Weekly Beer Review: Goose Island Green Line
Green Line – Pale Ale
Goose Island Beer Co.
$1.99/Bottle (12 oz)
It’s been unseasonably warm out- so much so that I actually went for a trail run (for those of you playing along at home, just because the air is pleasant does NOT mean the ground isn’t frigid slippery mud). It’s almost enough to make me want summer beers again- and a pale ale is a great summer beer. Besides, I need to start drinking something from Goose Island other than 312. It’s good, and all, but I can’t resist antagonizing my Windy City friends by pronouncing it “Three-Twelve,” and I think they are starting to hate me.
The Brewer’s Pitch:
This beer is (presumably) named after the Green Line, Chicago’s train line between Harlem/Lake and Cottage Grove or Ashland/63rd. I don’t know what any of that means, because I was raised in the country and big-city things confuse and frighten me. I DO know what Goose Island’s description of the beer means- it’s honey gold and sessionable, with citrus brightness and a flaky lightly toasted malt backbone to brace up the crisp bitterness. “Sessionable” is the craft beer version of “Drinkable” in cheaper beer commercials, and means “low enough alcohol content to drink a whole bunch.”
Green Line is clear honey-gold with steadily rising carbonation feeding a coarse dingy-white head. The nose is earthy hops with a sticky character like the sappy smell of a broken pine branch. The beer is surprisingly thick-bodied for a pale ale- it’s tingly and light in flavor, but smooth and a bit sticky in how it coats the palate. The malt is buried in the background but gives the beer some body, a faint bready note with very light toastiness. The hops are the star of the show- a blend of pine and sweet citrus, tangy and clear. The bitterness is light and tingles on the palate rather than settling on the tongue, although in the aftertaste there’s a soft flush of a stronger, earthier bitter juniper taste.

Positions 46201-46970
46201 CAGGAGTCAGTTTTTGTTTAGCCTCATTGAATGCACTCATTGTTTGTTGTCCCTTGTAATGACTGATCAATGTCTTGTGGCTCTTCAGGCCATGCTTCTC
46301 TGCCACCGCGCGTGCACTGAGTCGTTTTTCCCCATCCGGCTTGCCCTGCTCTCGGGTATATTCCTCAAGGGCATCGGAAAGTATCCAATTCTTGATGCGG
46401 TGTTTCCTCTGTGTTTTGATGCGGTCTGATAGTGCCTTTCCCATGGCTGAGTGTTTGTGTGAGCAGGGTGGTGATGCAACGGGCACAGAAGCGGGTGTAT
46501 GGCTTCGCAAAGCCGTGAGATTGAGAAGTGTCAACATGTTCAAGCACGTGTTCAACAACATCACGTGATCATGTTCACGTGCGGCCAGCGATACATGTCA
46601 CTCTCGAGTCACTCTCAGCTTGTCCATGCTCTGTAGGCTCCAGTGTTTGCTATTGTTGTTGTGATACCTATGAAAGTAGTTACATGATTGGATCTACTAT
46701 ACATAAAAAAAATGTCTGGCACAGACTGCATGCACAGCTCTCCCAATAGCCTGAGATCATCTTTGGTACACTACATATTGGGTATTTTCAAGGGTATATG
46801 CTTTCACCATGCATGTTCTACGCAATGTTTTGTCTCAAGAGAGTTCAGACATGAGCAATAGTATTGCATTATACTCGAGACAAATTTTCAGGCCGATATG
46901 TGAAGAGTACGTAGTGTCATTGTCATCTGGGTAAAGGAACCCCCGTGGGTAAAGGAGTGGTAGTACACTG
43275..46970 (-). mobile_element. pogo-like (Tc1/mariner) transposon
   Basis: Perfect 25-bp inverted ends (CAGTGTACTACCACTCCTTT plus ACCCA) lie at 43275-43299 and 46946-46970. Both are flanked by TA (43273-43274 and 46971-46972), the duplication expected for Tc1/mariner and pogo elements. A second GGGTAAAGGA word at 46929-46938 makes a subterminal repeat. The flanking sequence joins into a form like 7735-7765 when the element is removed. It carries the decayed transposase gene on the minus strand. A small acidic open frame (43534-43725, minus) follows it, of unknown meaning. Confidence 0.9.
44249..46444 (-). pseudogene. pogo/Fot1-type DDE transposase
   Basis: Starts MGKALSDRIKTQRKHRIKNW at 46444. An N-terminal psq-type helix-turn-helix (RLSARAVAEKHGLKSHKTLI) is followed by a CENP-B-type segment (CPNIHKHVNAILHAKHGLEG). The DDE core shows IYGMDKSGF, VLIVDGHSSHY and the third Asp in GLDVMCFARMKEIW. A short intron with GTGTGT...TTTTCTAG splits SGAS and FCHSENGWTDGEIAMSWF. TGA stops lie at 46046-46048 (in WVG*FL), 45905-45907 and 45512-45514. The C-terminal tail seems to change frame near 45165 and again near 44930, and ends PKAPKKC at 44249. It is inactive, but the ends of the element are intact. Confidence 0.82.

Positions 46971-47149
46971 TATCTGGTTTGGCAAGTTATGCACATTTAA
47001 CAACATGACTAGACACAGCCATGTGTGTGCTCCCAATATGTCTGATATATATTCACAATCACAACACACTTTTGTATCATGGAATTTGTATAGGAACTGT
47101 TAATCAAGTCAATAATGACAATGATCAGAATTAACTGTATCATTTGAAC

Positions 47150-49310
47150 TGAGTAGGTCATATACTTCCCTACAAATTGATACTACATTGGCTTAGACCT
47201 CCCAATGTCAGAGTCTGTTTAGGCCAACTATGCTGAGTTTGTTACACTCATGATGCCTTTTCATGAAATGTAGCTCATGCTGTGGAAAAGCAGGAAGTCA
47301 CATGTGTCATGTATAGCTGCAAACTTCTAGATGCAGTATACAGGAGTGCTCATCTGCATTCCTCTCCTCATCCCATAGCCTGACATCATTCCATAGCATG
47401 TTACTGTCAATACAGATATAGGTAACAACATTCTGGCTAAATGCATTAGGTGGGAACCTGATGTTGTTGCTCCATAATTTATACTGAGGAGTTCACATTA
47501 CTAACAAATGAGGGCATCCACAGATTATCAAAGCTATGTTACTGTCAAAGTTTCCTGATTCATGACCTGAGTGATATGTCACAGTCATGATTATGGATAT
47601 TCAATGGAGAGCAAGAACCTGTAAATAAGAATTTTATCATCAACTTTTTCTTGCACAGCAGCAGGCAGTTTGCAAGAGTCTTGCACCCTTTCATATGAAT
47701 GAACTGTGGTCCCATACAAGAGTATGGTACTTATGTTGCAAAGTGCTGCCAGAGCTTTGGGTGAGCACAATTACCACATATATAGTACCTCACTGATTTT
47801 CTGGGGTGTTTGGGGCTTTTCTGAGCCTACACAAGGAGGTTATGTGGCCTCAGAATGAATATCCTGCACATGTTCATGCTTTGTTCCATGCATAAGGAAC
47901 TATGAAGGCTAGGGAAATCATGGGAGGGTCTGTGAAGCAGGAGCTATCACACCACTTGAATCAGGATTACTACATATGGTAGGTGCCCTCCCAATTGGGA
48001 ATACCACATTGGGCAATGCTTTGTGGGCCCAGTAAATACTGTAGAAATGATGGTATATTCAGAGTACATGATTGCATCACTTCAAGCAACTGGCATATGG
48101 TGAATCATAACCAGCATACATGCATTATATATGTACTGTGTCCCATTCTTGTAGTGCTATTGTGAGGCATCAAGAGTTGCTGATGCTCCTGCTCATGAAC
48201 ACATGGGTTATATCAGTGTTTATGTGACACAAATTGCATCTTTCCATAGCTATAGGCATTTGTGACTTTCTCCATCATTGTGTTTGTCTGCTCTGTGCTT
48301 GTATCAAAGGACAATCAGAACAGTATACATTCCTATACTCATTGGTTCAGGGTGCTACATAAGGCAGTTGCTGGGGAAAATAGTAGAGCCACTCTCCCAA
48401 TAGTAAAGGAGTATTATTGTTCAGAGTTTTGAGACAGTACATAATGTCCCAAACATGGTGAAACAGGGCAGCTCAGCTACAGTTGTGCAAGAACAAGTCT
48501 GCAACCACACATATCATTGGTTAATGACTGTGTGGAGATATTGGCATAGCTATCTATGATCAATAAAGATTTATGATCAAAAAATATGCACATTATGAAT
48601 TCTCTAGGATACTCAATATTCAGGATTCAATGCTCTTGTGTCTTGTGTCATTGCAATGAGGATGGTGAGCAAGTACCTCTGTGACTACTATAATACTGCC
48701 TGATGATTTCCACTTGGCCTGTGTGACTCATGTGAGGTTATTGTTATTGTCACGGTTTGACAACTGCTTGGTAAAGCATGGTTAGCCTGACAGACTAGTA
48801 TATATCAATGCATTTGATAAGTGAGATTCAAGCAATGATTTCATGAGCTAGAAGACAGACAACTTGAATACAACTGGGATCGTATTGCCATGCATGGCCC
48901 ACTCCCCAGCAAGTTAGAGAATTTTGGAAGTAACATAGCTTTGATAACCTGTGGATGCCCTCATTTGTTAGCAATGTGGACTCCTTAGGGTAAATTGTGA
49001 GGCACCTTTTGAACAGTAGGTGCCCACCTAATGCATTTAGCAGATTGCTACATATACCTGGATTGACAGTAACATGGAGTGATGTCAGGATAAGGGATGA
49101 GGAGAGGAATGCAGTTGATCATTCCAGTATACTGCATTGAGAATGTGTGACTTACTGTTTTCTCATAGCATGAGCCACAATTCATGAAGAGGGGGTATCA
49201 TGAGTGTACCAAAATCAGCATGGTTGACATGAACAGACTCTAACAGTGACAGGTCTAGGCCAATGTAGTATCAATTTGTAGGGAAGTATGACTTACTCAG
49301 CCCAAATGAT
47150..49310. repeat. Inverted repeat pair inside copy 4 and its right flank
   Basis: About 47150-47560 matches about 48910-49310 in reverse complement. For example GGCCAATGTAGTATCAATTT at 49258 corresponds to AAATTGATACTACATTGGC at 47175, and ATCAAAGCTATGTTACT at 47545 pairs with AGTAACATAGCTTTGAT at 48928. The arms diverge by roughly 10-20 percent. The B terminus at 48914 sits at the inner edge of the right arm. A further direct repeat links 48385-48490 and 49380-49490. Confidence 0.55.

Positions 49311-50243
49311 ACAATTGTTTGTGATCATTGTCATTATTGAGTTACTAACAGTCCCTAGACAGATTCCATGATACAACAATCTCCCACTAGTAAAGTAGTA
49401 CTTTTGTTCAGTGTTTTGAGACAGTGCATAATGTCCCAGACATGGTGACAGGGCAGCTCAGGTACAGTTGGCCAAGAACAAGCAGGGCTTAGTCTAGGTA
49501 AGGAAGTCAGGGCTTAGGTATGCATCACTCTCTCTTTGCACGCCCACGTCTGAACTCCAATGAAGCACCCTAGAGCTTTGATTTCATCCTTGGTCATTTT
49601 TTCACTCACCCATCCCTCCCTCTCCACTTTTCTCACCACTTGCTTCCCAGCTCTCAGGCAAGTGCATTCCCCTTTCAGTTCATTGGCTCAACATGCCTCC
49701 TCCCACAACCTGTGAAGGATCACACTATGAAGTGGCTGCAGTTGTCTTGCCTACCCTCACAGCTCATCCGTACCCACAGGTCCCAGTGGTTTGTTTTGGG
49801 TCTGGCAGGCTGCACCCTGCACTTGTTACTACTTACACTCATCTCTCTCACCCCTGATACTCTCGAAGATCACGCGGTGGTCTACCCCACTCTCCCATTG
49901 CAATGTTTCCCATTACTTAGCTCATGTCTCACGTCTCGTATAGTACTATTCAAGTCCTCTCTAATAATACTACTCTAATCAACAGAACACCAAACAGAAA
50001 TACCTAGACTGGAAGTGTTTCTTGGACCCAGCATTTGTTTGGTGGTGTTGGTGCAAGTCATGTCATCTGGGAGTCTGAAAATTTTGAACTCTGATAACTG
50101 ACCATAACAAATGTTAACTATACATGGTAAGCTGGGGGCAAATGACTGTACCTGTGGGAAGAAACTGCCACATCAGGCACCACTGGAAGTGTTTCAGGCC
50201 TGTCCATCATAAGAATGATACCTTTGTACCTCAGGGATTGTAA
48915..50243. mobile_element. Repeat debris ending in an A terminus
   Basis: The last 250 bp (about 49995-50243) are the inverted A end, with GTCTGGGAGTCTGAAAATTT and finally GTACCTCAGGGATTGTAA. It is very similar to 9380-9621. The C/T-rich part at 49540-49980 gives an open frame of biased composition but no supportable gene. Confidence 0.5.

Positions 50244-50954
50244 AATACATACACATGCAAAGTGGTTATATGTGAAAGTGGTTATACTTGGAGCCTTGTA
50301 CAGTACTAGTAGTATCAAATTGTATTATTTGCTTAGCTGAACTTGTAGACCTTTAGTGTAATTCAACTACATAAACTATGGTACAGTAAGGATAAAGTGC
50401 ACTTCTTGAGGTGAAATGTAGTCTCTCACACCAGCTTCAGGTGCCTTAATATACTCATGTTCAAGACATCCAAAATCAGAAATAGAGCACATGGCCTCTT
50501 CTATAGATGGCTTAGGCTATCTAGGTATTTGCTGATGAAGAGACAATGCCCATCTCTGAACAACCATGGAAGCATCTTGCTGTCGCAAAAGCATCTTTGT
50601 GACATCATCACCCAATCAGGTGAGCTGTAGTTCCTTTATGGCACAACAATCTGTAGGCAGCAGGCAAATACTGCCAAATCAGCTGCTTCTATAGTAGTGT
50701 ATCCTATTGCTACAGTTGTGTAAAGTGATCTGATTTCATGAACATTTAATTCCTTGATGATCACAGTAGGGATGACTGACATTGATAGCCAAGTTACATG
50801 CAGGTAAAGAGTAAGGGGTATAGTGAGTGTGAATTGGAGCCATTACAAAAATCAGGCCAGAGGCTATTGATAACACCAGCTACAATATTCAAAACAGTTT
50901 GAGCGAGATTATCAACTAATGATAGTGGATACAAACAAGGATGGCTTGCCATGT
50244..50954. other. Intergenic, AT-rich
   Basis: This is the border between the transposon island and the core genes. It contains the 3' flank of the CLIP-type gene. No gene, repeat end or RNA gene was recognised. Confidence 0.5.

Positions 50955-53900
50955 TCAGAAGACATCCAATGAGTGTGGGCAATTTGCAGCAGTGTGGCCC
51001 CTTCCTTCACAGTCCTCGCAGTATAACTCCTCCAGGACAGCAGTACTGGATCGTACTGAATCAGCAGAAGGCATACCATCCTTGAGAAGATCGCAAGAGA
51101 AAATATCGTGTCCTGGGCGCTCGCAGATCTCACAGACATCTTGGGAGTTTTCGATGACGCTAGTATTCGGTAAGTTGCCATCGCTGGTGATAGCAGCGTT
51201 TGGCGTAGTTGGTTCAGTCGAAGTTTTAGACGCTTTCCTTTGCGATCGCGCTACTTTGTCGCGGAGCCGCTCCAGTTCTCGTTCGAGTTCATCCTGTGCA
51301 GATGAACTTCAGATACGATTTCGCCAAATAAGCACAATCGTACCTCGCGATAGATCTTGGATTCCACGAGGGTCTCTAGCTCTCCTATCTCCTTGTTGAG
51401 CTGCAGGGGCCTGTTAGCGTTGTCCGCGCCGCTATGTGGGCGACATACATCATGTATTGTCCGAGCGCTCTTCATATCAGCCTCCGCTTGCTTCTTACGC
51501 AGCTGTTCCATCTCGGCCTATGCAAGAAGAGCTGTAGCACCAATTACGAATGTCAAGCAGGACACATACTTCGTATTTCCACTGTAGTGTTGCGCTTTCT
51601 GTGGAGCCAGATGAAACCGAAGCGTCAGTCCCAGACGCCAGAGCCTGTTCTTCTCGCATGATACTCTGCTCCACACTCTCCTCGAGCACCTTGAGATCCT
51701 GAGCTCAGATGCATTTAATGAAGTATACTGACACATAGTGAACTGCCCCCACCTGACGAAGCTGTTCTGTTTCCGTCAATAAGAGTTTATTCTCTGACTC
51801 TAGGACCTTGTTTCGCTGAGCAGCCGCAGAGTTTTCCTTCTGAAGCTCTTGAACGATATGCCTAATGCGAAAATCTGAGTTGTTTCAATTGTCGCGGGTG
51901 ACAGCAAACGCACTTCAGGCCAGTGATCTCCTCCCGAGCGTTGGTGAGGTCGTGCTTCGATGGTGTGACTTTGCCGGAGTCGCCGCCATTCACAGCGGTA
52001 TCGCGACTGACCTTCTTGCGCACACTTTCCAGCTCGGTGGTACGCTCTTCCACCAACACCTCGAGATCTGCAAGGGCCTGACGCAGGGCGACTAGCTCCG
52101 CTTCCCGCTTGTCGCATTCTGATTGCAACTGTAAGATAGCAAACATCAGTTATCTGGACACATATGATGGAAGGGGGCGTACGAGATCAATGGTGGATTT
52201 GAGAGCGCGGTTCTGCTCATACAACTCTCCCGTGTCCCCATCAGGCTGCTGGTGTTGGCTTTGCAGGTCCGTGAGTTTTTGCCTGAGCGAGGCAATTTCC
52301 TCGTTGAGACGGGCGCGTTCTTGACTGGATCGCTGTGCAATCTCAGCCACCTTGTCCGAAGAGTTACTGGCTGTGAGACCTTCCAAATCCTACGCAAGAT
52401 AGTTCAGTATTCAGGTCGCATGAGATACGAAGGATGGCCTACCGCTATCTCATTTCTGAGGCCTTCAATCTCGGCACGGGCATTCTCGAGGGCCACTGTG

This is a pretty good pale ale, especially since I’m not the style’s biggest fan. Generally if I like a pale it’s an Imperial IPA, with enough body to stand up to the hops. This is very different, but also very tasty. The hops are used with care, and these strains give a bitterness that keeps the palate clean without blowing it out on bitterness. The aftertaste is a bit stale but overall this is definitely a good one, the sweetness balances nicely. If you’re a pale ale drinker this would make a good session beer, and if you’re new to the hops-focused brews it could make a gentle introduction.
The Bottom Line:
While researching the Chicago Green Line, I did discover that as of the time I write this review it is “running on schedule.” So put your mind to rest on that subject.